Wednesday, June 20, 2018
Editorials

Bribery and insurance shouldn't mix

It's been clear for years that brand-name property insurance companies will not cover more Florida homeowners no matter how high their premiums are set. But rather than create a different model for property insurance, the state-run Citizens Property Insurance Corp. has a new brainstorm to tempt the private market: bribes. The idea is as offensive as that description, and it ought to be abandoned before private insurers start naming their price.

Out of touch in Tallahassee, Gov. Rick Scott and many Republican legislators continue to sing the praises of competition and the private market place in a situation where free enterprise isn't working. Property insurance is either not accessible or not affordable in much of the state, yet homeowners with mortgages are required to purchase coverage. Now Citizens is pondering whether to pay private insurers to take some of its 1.4 million policies, presumably those with the least risk.

The bottom line for consumers: Millions of dollars in premiums they have paid to Citizens would be sent to private insurers. Then their policies would be transferred to those private insurers — and the private insurers would dramatically raise their rates. Nothing about that corporate welfare strategy is fair to Floridians who shouldn't be gouged based on fuzzy calculations about what might happen in a 1-in-100-year hurricane.

Florida has been on a lucky streak, with no hurricanes striking the state in six years. That has enabled Citizens to build more than $5.6 billion in reserves as it continues to raise premiums by up to the 10 percent cap set by the Legislature. That is a reasonable approach to gradually raise rates in a way that is predictable and most homeowners can manage. In fact, the state's insurance consumer advocate projects that Citizens could cover claims now from a 1-in-25-year hurricane without making any poststorm assessments while some private insurers could fail. It makes no sense to use premiums collected by Citizens to pay private insurers to take on Citizens customers — and then force those customers to pay more for coverage that may not be there when they need it.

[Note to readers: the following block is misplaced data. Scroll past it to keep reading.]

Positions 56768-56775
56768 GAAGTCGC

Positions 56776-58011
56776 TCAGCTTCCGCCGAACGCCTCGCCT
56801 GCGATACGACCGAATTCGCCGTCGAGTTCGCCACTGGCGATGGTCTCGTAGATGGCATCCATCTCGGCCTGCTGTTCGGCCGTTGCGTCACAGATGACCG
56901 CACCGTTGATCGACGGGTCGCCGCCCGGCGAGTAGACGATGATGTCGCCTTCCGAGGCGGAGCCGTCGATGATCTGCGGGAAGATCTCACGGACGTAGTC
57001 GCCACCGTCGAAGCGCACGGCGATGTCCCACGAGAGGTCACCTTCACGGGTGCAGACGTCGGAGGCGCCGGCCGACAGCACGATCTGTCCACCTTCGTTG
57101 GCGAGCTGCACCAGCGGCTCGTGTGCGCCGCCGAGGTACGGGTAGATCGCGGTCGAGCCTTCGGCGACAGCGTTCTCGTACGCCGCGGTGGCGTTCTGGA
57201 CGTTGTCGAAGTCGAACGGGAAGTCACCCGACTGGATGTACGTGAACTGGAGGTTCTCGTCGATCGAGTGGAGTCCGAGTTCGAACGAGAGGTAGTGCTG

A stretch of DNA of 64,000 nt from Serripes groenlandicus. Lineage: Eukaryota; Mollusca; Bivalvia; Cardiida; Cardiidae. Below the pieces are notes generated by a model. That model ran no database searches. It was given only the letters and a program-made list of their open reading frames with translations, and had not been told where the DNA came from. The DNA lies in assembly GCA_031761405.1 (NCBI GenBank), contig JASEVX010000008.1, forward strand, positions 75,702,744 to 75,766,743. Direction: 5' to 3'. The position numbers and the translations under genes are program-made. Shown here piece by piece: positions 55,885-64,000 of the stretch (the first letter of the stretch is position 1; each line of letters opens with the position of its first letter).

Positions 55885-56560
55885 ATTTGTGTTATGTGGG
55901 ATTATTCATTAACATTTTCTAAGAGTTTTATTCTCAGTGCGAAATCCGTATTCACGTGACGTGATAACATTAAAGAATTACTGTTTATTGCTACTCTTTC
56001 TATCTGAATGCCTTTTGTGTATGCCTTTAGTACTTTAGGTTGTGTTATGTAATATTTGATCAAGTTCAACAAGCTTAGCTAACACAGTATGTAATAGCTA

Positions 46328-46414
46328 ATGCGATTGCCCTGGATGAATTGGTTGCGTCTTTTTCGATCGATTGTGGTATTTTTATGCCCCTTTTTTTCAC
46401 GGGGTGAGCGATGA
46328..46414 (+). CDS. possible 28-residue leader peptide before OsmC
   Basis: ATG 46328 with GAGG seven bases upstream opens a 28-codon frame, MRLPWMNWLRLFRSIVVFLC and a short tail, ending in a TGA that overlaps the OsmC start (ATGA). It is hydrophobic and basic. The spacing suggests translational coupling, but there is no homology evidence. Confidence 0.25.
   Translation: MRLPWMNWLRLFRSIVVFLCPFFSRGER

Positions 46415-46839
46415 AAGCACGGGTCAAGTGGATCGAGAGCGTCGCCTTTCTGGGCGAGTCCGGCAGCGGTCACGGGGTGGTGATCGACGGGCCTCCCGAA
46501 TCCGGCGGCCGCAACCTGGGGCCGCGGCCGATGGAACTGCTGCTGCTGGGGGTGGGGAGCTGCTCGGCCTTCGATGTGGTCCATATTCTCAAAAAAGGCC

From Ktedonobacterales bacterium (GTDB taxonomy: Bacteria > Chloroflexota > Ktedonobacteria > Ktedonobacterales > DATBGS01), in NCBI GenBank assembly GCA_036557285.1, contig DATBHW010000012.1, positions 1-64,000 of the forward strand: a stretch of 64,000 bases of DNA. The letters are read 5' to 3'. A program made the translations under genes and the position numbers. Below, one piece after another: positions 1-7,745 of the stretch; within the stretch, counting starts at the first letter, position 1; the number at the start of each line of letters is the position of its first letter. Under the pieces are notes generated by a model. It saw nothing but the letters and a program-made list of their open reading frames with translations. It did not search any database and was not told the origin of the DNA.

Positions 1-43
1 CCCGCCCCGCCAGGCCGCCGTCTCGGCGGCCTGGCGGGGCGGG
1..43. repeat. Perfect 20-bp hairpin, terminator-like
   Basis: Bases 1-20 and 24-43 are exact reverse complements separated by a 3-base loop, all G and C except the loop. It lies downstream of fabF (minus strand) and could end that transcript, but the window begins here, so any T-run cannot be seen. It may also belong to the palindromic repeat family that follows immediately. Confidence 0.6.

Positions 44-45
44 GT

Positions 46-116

Yet the governor continues to pressure Citizens to reduce its number of policyholders, and Citizens is determined to drive away its customers by making their lives as miserable as possible. It's one thing to seek to raise rates to roughly the 10 percent cap, as the insurer's board voted last week. But Citizens also is significantly scaling back what sorts of losses it will cover, unconscionably raising rates for sinkhole coverage and aggressively reinspecting homes to raise millions in premiums under the guise of weeding out fraud in hurricane mitigation discounts. At least the Citizens board rejected a sneaky plan last week to lift the rate cap on new policies and to limit nonflood water damage coverage to an inadequate $15,000.

Citizens is on a positive glide path, despite the reckless use by Scott and others of wild estimates of damage by record hurricanes that wipe out the state. The reality is that Florida homeowners cannot possibly afford premiums high enough to cover up-front the damage from 1-in-100-year hurricanes. The state always will need federal aid, assessments on policies and other assistance to help rebuild after a major catastrophe. Bribing private insurers with money paid by Citizens policyholders to take their policies away from Citizens and then jack up the rates is not the answer.

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